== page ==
Other library implementations
Other libraries have replicated this model, with some variation in the technical components. The Marmot Library Network, a consortium of academic and public libraries in Colorado, have implemented an environment based on the Douglas County Libraries model using their shared Millennium ILS. Marmot collaborates with DCL in the VuFind software development. The Califa Library Group and the Contra Costa County Libraries have developed an e-book environment, branded as Enki Library (http://enkilibrary.org/), based on the DCL model, but further extended for simultaneous support of multiple integrated library systems required for a consortial implementation.
Bibliotheca's aborted e-book venture
There has also been interest in commercial implementations of the DCL e-book model. At the ALA Annual Conference 2012 Bibliotheca, a global supplier of RFID products for libraries, announced that it intended to enter the e-book arena with products and services based on the DCL model. This move was reminiscent of its key rival in self-service and RFID products, 3M Library Systems, which had launched the 3M Cloud Library and has since grown to become a major competitor of OverDrive in the e-book arena. The company hired two key personnel from Douglas County Libraries, Monique Sendze and Jordana Vincent, to lead its new e-book efforts (see July 2012 Smart Libraries Newsletter for more details). Bibliotheca's foray into the e-book was short lived. Sendze has since returned to her former position at the Douglas County Libraries and Vincent took a position with the Arapaho County Library system also in Colorado. There was no trace of the e-book program at Bibliotheca booth at this year's ALA Annual Conference.
OdiloTID offers commercial e-book environment consistent with DCL model
A company from the international arena has developed an e-book lending platform that provides a comprehensive commercial implementation quite consistent with the Douglas County Libraries model. OdiloTID, based in Cartagena, Spain, was established in 2011 specifically to develop and market technologies in support of library e-book lending. Building on a 30-year heritage of involvement in providing automation services to libraries through its antecedent organization, OdiloTID has developed a new platform called OdiloTK. Based on cloud technologies delivered through software as a service, Odilo TK gives libraries the ability to manage local e-book collections, to work with external e-book lending providers, and to present a patron interface that handles both print and e-book lending. Libraries can use the ILS provided by OdiloTID or it will integrate with their existing systems. The company focuses on delivering its products using cloud technologies as software as a service.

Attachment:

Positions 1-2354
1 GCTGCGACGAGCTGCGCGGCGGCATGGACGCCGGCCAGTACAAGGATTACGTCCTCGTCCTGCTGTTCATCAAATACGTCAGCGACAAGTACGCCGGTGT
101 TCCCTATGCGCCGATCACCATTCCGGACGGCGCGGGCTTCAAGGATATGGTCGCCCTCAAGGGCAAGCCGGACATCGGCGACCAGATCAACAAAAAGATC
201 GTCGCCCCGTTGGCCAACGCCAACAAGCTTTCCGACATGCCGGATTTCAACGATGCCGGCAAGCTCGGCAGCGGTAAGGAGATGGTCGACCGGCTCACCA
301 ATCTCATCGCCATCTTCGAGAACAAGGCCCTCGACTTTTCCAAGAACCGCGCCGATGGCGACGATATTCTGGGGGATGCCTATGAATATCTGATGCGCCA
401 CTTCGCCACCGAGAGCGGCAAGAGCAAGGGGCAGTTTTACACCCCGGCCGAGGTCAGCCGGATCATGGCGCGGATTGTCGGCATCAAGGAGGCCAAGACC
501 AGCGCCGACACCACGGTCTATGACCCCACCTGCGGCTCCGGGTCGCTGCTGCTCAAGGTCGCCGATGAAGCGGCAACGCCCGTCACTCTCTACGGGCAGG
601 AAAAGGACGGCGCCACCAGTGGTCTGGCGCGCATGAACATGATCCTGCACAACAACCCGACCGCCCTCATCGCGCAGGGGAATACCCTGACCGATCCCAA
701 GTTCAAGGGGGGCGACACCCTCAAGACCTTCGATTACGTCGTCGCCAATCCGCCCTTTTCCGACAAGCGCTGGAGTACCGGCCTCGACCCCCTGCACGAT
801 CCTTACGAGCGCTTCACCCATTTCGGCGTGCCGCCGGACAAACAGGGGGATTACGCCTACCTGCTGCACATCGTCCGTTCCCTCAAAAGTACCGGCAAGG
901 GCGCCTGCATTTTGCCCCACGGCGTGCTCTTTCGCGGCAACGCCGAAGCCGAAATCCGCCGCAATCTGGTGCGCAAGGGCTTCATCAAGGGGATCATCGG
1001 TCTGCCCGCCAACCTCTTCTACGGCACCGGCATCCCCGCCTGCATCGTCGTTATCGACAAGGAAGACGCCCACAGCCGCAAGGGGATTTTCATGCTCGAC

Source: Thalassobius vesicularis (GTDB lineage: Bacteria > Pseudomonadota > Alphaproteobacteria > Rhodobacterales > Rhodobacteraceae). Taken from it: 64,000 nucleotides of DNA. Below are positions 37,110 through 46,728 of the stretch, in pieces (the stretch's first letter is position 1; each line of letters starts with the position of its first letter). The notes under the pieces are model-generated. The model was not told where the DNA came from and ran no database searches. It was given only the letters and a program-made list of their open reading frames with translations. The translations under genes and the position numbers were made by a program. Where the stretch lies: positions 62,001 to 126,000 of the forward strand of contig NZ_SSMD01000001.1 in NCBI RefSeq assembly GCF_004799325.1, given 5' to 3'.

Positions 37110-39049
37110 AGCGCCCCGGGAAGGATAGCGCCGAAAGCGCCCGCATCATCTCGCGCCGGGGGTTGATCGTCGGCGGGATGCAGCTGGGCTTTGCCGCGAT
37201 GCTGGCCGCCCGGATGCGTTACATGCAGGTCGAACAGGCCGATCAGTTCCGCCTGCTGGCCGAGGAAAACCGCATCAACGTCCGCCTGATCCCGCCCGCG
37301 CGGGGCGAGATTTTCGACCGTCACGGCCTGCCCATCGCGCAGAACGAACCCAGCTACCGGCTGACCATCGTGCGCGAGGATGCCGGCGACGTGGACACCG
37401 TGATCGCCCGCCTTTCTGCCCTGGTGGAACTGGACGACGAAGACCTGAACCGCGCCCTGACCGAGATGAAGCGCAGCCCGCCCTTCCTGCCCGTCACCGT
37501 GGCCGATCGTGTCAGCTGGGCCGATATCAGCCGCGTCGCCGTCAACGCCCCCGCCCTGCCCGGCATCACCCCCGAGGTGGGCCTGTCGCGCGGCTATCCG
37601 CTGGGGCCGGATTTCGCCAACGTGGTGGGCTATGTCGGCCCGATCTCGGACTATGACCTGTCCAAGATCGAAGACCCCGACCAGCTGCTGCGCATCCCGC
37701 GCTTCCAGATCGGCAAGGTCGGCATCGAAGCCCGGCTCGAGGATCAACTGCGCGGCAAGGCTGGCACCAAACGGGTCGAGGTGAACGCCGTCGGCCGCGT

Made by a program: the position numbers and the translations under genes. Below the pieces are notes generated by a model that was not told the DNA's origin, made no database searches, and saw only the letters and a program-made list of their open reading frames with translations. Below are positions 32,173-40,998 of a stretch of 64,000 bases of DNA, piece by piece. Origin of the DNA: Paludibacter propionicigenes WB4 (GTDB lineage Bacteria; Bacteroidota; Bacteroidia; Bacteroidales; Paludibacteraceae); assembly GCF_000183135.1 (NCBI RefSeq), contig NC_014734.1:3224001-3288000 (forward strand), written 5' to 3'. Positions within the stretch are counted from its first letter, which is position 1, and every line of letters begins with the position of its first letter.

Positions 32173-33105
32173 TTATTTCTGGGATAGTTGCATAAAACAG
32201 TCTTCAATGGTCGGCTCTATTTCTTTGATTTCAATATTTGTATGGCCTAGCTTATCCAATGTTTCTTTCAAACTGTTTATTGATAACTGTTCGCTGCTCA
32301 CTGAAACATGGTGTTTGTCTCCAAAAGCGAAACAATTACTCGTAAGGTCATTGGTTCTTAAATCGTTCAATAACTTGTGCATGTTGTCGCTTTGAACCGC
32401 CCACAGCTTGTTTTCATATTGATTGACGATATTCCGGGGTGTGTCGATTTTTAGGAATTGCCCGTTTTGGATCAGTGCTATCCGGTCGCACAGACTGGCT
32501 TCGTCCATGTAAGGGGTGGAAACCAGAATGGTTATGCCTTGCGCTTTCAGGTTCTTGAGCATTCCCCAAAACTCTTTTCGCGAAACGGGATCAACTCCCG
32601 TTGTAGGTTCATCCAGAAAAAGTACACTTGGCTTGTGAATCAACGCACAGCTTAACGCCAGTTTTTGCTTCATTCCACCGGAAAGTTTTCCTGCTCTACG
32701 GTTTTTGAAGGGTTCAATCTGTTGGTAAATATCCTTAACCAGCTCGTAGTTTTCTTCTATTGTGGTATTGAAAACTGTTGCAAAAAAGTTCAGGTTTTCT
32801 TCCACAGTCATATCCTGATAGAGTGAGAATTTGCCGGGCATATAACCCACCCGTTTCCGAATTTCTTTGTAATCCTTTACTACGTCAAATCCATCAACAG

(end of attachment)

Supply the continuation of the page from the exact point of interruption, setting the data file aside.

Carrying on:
OdiloTK has been adopted by multiple libraries in Spain, and the company is actively involved in expanding its reach in Latin America, the Middle East, and in the United States. The Douglas County Libraries have been working informally with OdiloTID for the last two years, evaluating its capabilities versus its locally developed infrastructure. Jamie LaRue, director of Douglas County Libraries, reports that while no contract has yet been executed, there is a common vision: “Douglas County Libraries and Odilo represents a partnership between innovators. We hope to link up our first wave experience with the North American e-book market to OdiloTID's multinational experience. The goal is code that puts libraries back in the driver seat.”
OdiloTK technology and architecture
OdiloTID has developed a comprehensive environment that includes components for e-book selection and procurement, e-content management, a comprehensive patron interface, and traditional ILS option. In addition to e-books, OdiloTK can also provide access to other forms of multimedia content, including streaming video and audiobooks.
While OdiloTID exposes a fully functional set of APIs to provide flexibility to libraries in the way they use the platform, it is not released as open source software. All the APIs are implemented as RESTful Web services over HTTPS using JSON for data exchange. Some of the APIs exposed for OdiloTK include:
- Authentication (Login / Logout)
- Update (synchronize a bibliographic record)
- Get_Record (retrieve a bibliographic record)
- Search (submit a query to the catalog)
- Get_Loanables (list items potentially available)
- Get_Available (list items currently available for loan)
- Get_SocialData (retrieve patron record data)
- Get_Historical_Loans (list items previously charged)
- Get_Active_Loans (list items currently charged to patron)
- New_Loan (check out an e-book to the patron)
- Return_Loan (release an item on loan)
- New_Reserve (place a new hold an on item)
- Get_Reserves (list the current items on hold)
- Remove_Reserve (remove a hold previously placed on an item)
OdiloTID emphasizes that it provides technology to manage and enable access and is not a content provider and sees advantages in the separation of these roles. Its business model does not include receiving any portion of what libraries might pay to publishers or authors for content.